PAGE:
There was a terrible disease that was visited upon the white man in the 1960s. It was deemed as deadly as cholera and as easy to catch as mono from a kiss: If a dude loved a black singer, he felt compelled, in his suburban, self-conscious, sappy way, to imitate him, to appropriate that style as his own.
As a 10-year-old listener, I was subjected to plenty of these deluded Caucasians. If you require visual evidence, watch the film Woodstock and look for the band Ten Years After. Lead singer and guitarist Alvin Lee, born in Nottingham, England, tried so hard to sound like an African American (“Gawn home, baybuh!”) that after his set he was probably dosed with antipsychotics, slapped, and told, “Yer from England, you stupid git!”
On that same bill, and in that same superb film, was a man named Joe Cocker. As, uh, animated, as he was that day — he conducted wildly with his hands and moved his frame like a Tasmanian devil — it was the voice you really noticed, rising above the visual insubordination of his writhing physique. Unlike Lee (or his demonic offspring, Blood Sweat & Tears’ David Clayton-Thomas), Cocker, for all his spastic motion, sang his r&b as though he’d borrowed Ray Charles’s voice, promising to give it back in the same condition. Cocker’s great galvanic rasp came from somewhere deep inside. And by the time it reached his vocal cords, they were so ridiculously ripped, shredded, so rent by unearthly suffering, that Ray probably didn’t care that Joe returned the voice the next day, totaled.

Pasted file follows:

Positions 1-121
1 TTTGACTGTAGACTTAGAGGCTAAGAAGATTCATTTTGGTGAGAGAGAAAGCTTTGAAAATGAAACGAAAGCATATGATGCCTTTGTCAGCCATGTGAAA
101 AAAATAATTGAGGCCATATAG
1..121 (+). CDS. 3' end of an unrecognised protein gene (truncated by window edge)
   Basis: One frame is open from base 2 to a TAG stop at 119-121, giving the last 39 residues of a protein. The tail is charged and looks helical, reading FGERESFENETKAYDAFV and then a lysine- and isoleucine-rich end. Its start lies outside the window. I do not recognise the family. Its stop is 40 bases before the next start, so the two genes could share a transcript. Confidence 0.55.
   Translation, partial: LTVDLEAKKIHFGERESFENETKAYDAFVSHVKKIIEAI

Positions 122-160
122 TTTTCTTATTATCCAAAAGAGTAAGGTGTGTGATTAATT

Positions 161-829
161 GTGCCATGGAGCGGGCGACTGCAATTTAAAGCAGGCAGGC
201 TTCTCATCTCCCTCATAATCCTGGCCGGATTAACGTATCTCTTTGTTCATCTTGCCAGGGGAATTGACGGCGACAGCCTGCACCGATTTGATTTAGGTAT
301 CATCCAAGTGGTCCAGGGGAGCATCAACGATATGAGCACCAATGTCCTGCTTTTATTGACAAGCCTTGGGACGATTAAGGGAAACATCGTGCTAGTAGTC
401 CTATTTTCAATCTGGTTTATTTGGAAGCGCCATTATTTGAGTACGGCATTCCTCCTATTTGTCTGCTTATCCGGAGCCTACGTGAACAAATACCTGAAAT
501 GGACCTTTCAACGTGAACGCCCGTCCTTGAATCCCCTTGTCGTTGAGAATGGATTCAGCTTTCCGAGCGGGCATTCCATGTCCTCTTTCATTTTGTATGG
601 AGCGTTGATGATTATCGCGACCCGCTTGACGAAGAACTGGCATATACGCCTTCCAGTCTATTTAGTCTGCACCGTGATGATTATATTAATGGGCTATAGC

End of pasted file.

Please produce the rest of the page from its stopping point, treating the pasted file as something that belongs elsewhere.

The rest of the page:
Cocker, one of the finest, most fully committed soul singers of the rock era, died December 21 of lung cancer at his home in Crawford, Colorado. He was 70.
Cocker was one of those rare vocalists who seemed to know what every syllable in a song meant and how to convey it so you’d get it, too. As early as the 1970s, his range was compromised from wailing and substance abuse. But even if he only hit a bit of high note, as in his classic ballad, “You Are So Beautiful,” he could make you feel more emotional than any American Idol contestant with great equipment and perfect pitch. Joe Cocker possessed something most of those clowns couldn’t purchase from Satan himself: magic.